When they can steal a free moment, the design teams visit the golfers. In Tiger’s case that might be in Orlando, where he lives, but it also can mean in a hotel room on Tour or in a Nike tech van at a tournament site. The designers present concept drawings, fabric samples or actual garments and explain the various technical advantages. The athletes have veto power over any clothing they don’t like. But they are contractually obligated to wear something from the sponsor company’s repertoire.

“These guys have very busy schedules, and we take input from them whenever we can get [it],” says Adidas’s Dahan. Her company scripts García, Sean O’Hair and Justin Rose, among others. “All of our athletes give us feedback. We take every piece of information and use it when we reengineer new products.”

The styles the pros wear will be designed around them — their body proportions, their swings — as well as around the conditions they are likely to face. The players are filmed throughout their swing to obtain digital images from address to follow-through. Their feet are scanned, in the manner of an MRI, to give a digital image that can be used in designing their shoes.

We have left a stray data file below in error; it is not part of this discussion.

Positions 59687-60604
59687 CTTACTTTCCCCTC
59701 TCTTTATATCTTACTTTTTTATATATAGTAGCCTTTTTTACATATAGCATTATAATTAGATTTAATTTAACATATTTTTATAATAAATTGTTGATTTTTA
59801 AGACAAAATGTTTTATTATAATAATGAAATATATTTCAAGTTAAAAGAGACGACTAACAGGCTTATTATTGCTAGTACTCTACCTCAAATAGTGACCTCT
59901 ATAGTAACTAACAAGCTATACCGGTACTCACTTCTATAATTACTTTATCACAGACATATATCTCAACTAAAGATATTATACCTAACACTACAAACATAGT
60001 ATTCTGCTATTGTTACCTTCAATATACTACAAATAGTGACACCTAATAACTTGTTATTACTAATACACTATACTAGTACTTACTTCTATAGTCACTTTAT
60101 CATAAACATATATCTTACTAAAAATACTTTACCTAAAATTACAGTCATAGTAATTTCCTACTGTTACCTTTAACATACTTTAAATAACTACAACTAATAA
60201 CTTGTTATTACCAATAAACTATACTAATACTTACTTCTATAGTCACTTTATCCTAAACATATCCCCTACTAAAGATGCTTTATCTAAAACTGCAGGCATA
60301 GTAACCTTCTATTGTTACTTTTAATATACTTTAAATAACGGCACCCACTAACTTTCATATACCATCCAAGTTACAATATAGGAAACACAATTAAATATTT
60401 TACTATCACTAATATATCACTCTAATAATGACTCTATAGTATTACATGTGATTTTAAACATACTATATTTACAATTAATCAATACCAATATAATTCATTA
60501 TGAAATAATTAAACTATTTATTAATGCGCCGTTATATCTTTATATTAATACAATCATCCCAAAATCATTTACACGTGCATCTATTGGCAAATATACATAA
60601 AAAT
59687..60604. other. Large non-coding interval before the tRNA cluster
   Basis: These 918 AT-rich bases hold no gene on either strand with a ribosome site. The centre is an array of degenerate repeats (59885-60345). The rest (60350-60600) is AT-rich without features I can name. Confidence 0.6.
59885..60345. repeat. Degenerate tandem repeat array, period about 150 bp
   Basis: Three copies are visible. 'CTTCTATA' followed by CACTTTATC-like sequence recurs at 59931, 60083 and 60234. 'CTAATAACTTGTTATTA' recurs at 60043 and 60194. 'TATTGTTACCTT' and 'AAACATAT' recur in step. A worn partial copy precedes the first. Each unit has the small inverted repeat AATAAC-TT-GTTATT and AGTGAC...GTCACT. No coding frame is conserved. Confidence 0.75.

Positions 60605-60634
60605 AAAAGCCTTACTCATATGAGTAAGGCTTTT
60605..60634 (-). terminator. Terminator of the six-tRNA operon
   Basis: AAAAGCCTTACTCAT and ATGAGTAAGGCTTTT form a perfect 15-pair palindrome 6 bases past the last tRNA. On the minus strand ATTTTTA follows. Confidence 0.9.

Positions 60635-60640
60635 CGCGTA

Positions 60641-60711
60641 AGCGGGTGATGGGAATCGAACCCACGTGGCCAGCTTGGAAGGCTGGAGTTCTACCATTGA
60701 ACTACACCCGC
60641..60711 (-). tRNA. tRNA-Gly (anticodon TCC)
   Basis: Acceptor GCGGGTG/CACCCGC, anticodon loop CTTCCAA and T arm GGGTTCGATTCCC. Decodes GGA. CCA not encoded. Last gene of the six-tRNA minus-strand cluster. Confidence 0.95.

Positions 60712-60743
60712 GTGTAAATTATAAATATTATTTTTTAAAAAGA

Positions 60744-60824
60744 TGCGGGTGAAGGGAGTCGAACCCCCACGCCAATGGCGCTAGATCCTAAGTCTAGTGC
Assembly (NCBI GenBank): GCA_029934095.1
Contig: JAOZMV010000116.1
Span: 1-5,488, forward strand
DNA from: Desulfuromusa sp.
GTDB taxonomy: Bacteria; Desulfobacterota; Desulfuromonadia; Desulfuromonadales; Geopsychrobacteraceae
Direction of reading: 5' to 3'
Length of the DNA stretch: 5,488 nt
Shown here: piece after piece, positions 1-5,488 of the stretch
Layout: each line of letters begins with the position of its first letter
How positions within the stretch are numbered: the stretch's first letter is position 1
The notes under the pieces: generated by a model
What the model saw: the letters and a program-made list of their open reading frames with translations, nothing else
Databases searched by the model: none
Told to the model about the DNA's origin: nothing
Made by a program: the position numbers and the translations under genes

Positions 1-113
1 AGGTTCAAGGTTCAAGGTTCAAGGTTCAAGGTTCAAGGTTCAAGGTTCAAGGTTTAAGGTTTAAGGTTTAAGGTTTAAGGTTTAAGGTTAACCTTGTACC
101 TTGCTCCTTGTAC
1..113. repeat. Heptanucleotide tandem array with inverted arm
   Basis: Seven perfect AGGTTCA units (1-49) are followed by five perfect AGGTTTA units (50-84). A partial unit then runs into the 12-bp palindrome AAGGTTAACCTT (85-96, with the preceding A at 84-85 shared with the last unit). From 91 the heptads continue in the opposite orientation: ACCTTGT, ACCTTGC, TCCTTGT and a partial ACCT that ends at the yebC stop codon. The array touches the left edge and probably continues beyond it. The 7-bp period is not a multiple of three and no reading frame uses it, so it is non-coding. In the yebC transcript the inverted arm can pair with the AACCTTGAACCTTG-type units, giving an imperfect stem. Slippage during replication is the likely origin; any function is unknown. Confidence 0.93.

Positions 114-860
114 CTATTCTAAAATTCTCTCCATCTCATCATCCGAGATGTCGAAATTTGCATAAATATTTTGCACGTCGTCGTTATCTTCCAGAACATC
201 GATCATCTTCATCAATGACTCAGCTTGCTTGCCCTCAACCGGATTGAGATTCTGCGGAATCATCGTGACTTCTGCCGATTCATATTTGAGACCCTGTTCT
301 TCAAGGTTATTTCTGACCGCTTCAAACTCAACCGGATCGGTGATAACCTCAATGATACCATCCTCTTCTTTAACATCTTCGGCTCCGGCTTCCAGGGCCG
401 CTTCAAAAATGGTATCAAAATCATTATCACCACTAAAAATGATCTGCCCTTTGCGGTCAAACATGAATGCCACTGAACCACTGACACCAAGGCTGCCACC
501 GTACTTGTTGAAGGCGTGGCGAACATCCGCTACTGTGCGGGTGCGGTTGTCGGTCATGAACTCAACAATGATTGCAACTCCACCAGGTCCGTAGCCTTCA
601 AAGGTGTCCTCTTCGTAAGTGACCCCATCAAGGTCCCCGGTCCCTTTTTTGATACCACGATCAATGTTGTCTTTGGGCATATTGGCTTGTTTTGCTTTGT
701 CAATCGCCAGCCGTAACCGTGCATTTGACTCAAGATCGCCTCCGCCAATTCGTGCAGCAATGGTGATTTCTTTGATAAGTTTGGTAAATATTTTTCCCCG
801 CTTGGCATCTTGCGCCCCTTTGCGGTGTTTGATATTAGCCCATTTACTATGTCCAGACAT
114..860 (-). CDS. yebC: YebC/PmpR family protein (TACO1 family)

Not all sportswear companies rigorously script their pros. At Polo Ralph Lauren, which dresses several top golfers — including Luke Donald, Davis Love III and Tom Watson — day-to-day scripting is not done, according to David Lauren, senior vice president of marketing, advertising and communications. Polo’s sponsored pros are given more latitude in what they will wear on a given day. For the Masters, Donald will be wearing Polo’s edgier, more technical RLX Golf collection, including original styles. But the final choices will be his.

At Callaway, which dresses and equips Phil Mickelson, the arrangement is also loose. “Every week he gets garment bags with outfits,” says Michele Szynal, vice president of communications at Callaway Golf. “We don’t script him on what he wears on individual days.” Callaway also dresses Mickelson’s caddie, Jim (Bones) Mackay, who, says Szynal, makes a point of not looking like Mickelson. Unlike other companies, Callaway is not primarily an apparel manufacturer, so its main purpose in dressing athletes is not promoting individual products so much as enhancing the brand. In a way, it is using shirts to help sell drivers.

WHAT DOES scripting mean for the future of golf clothes, for the style integrity of perhaps the most stylish sport of all? The practice is certainly a friend of iconic style, if an enemy of iconoclastic style. It seems to reverse the original trend in golf fashions, when the pros, from Bobby Jones to Sam Snead to Byron Nelson to Ben Hogan — often blue-collar types who started in the caddie yard — emulated the aristocrats of the country club with their starched collars, knotted ties, argyle sweaters, pleated trousers and tweed caps. Now the country-club guy emulates the pros.

Most of all, scripting represents the triumph of function over style. With scripting, the design and look of golf clothes have become almost entirely subsidiary to performance, to the desire to win. As Nike’s Kaufman says of the pros, “They can trust that what they put on is going to enhance the way they play.”